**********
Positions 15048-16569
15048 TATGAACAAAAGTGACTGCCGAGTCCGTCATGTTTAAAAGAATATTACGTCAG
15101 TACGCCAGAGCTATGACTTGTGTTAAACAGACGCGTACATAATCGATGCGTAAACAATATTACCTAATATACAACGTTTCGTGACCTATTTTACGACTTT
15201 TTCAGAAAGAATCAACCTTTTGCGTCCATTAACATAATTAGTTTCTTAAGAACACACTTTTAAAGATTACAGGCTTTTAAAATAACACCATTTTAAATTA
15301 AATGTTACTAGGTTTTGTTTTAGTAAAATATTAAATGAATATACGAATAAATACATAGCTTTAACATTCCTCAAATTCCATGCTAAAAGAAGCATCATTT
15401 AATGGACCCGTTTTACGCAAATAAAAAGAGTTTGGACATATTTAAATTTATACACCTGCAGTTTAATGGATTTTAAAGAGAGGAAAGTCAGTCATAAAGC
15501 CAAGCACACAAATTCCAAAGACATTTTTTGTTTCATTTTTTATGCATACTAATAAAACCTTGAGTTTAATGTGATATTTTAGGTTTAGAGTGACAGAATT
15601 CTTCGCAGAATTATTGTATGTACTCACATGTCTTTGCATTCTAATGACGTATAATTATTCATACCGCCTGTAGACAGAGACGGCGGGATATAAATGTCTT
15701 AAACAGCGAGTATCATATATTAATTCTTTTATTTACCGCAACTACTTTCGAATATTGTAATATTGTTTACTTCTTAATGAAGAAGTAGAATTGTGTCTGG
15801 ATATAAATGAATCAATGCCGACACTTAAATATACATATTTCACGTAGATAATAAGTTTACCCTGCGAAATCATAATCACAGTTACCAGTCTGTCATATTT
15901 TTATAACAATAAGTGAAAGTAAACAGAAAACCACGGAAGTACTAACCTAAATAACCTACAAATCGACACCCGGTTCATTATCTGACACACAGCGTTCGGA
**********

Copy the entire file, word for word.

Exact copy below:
Positions 15048-16569
15048 TATGAACAAAAGTGACTGCCGAGTCCGTCATGTTTAAAAGAATATTACGTCAG
15101 TACGCCAGAGCTATGACTTGTGTTAAACAGACGCGTACATAATCGATGCGTAAACAATATTACCTAATATACAACGTTTCGTGACCTATTTTACGACTTT
15201 TTCAGAAAGAATCAACCTTTTGCGTCCATTAACATAATTAGTTTCTTAAGAACACACTTTTAAAGATTACAGGCTTTTAAAATAACACCATTTTAAATTA
15301 AATGTTACTAGGTTTTGTTTTAGTAAAATATTAAATGAATATACGAATAAATACATAGCTTTAACATTCCTCAAATTCCATGCTAAAAGAAGCATCATTT
15401 AATGGACCCGTTTTACGCAAATAAAAAGAGTTTGGACATATTTAAATTTATACACCTGCAGTTTAATGGATTTTAAAGAGAGGAAAGTCAGTCATAAAGC
15501 CAAGCACACAAATTCCAAAGACATTTTTTGTTTCATTTTTTATGCATACTAATAAAACCTTGAGTTTAATGTGATATTTTAGGTTTAGAGTGACAGAATT
15601 CTTCGCAGAATTATTGTATGTACTCACATGTCTTTGCATTCTAATGACGTATAATTATTCATACCGCCTGTAGACAGAGACGGCGGGATATAAATGTCTT
15701 AAACAGCGAGTATCATATATTAATTCTTTTATTTACCGCAACTACTTTCGAATATTGTAATATTGTTTACTTCTTAATGAAGAAGTAGAATTGTGTCTGG
15801 ATATAAATGAATCAATGCCGACACTTAAATATACATATTTCACGTAGATAATAAGTTTACCCTGCGAAATCATAATCACAGTTACCAGTCTGTCATATTT
15901 TTATAACAATAAGTGAAAGTAAACAGAAAACCACGGAAGTACTAACCTAAATAACCTACAAATCGACACCCGGTTCATTATCTGACACACAGCGTTCGGA